Ventilation is a key component of moisture management, especially when the quantity of moisture in a broiler house is considered. A 20,000- bird flock will generate over 150,000 litres of water by 46 days of age, equivalent to 10 centimeters of rain in the broiler house. Therefore, adequate ventilation from one day of age to market age is required to successfully control litter moisture. Ventilation rates must be carefully coordinated with evaporative cooling systems so that relative humidity and litter moisture are adequately controlled. Factors such as geography, altitude, season, temperature, and age of the flock must all be considered in designing systems to regulate humidity and ventilation.
High numbers of chickens in a small area greatly increases the number of coccidia in the litter. Even exhaustive sanitation programs cannot overcome the increased coccidia challenge associated with increased bird densities. Maintenance of an appropriate stocking density in the broiler house will directly impact the coccidial challenge confronted by each bird.
The period of time between flocks in a broiler house can significantly affect the viability of coccidial oocysts in the litter. Downtimes of one week or less can contribute to coccidial challenges because most oocysts can remain viable for several days.
Many properly managed production operations use downtimes of two weeks, allowing the litter to dry out, which reduces challenges of both coccidial and microbial organisms.
Reducing stress plays an important role in a bird’s ability to cope with
disease challenges. Broilers are raised most efficiently when environmental temperatures match the bird’s needs at each stage of growth. Chilling of birds can reduce the ability of broilers to fight infections, while heat stress can also weaken the immune system. Both situations increase birds’ susceptibility to a variety of pathogens, including coccidia. High ambient temperatures may also depress feed consumption and anticoccidial intake, leading to decreased coccidial control.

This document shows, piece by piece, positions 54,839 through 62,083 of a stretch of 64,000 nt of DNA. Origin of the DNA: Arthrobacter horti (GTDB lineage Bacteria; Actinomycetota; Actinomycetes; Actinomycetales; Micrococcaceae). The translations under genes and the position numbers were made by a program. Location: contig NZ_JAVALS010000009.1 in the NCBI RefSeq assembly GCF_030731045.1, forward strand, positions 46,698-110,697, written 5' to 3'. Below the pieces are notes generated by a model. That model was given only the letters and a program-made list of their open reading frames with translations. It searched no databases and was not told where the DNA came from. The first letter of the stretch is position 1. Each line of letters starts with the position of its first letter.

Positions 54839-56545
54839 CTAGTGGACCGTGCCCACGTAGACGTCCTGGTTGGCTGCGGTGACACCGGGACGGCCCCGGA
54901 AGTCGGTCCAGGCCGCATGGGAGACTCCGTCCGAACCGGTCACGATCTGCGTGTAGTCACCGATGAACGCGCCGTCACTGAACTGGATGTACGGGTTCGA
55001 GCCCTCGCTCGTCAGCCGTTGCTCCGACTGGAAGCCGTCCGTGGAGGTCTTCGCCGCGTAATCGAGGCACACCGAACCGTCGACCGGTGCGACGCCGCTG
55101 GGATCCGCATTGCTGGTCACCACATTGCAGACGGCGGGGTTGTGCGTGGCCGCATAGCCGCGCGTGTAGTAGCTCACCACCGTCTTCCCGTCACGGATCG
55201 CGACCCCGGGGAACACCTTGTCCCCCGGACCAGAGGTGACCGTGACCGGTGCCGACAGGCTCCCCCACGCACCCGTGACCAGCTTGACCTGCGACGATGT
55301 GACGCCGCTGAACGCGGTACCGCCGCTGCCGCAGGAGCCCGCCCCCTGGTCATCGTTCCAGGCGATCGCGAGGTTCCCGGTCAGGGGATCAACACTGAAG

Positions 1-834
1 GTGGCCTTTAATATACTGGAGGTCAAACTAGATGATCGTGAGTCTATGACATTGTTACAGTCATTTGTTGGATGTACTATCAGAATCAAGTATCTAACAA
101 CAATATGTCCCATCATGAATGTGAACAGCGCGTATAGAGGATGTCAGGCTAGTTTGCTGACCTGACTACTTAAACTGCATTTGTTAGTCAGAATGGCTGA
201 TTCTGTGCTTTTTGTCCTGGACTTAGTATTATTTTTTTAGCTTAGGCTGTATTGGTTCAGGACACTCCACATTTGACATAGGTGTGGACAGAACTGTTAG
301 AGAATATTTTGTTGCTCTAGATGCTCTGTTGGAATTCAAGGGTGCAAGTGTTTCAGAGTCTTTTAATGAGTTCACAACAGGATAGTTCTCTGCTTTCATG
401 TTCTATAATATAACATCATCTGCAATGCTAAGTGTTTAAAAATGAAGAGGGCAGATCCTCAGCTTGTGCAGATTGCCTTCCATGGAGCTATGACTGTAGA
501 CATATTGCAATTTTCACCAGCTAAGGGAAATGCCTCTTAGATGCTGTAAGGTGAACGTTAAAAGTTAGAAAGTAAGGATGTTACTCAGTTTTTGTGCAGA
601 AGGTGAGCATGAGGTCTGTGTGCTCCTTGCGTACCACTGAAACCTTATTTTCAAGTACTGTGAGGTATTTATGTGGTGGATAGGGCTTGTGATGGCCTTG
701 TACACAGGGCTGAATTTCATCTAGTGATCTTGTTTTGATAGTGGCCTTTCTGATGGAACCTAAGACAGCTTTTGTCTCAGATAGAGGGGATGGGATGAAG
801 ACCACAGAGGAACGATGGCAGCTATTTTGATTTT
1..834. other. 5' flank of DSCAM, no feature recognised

Concurrent health programs must control other infectious agents such as bacteria, viruses, and fungi. Viral vaccination programs should emphasise infectious bursal disease and other immunosuppresive diseases, as well as the major respiratory viruses. Successful, comprehensive health programs help ensure that the immune system is responsive to coccidia exposure and, in alliance with the anticoccidial, able to limit the economic impact of coccidiosis. Respiratory diseases usually result in depression of feed and anticoccidial consumption, further illustrating the importance of controlling these diseases.
Good flow management is a prerequisite for optimal bird health, helping to maintain a functional, responsive immune system that is critical for successful coccidia control. Management factors that significantly impact the success of coccidiosis control programs include feed quality, moisture removal, bird density, downtime between flocks, temperature regulation, and concurrent health programs. These factors help ensure adequate drug content in the feed, encourage feed consumption, reduce coccidia populations in the litter, limit stress, and prevent complicating bacterial and viral infections. Quality management helps create and maintain an environment where anticoccidials can perform their job most effectively.¡